Saturday of the Eighth Week in Ordinary Time

Today's Mass Readings


It’s mysterious why some people have a very strong faith, but others have little or no faith in God. A friend of mine from college was so resistant of faith in God that claimed everything he experienced that might indicate God’s action was either coincidence or chance. We can never know exactly what is going on in another’s heart, but after many conversations, my friend appeared immovable in his position.

This type of immovability is what that the chief priests, the scribes, and the elders give off when they confront Jesus on questions regarding His authority. It’s remarkable how frequently throughout the Gospels Jesus performs a miracle that causes great amazement from the people, but then they refuse to come to faith in Him. All along Jesus’ goal for them (and for us) is that He wants all to come to faith.

I’m not surprised that Jesus encountered people who made excuses instead of coming to faith because sometimes we make excuses of why we don’t have to trust God. As a principle: It’s easier to stand by and criticize Jesus rather than to make an act of faith and follow Him.

Jesus asks the religious leaders a direct question: “Was John’s baptism of heavenly or of human origin?” However, in their ensuing dialogue, they refuse to answer the question. There are countless instances throughout the Scriptures where the listeners are challenged to take a stance on faith in God—will you follow God or not? The neutral ground is the place of non-commitment where many people in our world choose to remain. We have to choose to give ourselves completely to God, not holding back, not as half-disciples or half-saints. A response of faith will ask of us a change in our way of life, but it isn’t a change we have to fear, because it’s one we can ultimately trust that faith leads us to God who wants to be in relationship with us and desires our salvation.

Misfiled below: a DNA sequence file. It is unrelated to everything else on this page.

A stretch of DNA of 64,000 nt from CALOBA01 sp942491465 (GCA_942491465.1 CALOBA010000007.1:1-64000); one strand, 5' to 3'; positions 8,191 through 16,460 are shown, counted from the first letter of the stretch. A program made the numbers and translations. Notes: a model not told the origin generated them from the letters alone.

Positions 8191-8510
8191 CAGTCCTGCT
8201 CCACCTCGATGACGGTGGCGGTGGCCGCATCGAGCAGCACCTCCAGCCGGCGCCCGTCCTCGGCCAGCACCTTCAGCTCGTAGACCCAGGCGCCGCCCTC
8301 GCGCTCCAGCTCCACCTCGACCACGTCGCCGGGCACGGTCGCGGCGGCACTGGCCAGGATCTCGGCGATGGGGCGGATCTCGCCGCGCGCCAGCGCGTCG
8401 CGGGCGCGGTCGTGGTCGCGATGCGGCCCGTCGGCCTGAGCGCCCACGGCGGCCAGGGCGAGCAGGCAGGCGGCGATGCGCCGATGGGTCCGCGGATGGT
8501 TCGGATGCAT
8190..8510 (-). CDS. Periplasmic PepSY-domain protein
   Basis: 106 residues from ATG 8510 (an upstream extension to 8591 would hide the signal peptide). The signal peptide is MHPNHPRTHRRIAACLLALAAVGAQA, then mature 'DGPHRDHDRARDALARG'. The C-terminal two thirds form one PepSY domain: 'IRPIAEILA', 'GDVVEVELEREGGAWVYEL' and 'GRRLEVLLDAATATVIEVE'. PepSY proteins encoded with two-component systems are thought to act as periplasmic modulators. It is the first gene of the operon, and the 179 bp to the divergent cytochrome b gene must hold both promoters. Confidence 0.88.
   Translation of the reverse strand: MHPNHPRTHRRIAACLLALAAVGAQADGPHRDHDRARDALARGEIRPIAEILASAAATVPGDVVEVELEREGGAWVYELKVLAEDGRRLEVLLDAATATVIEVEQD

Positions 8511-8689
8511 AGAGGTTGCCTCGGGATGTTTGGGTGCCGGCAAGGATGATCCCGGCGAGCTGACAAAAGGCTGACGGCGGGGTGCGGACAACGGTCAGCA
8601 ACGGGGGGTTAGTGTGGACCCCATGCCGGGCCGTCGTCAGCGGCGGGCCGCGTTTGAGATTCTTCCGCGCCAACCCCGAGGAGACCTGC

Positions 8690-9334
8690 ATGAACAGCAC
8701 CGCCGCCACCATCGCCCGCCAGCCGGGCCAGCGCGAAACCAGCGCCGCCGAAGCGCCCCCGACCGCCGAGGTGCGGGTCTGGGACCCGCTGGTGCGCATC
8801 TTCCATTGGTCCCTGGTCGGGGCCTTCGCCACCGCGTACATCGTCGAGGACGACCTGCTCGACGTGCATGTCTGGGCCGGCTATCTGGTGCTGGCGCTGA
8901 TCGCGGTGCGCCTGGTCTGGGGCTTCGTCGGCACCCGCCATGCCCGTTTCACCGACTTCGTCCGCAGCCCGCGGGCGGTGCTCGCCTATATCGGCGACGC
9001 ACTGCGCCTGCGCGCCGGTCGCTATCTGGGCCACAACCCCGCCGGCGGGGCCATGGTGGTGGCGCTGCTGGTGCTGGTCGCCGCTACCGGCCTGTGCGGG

Reflection Question: Where are you avoiding a commitment or choice that you see God is asking of you?

Reflection by Fr. Paul Sheller, OSB

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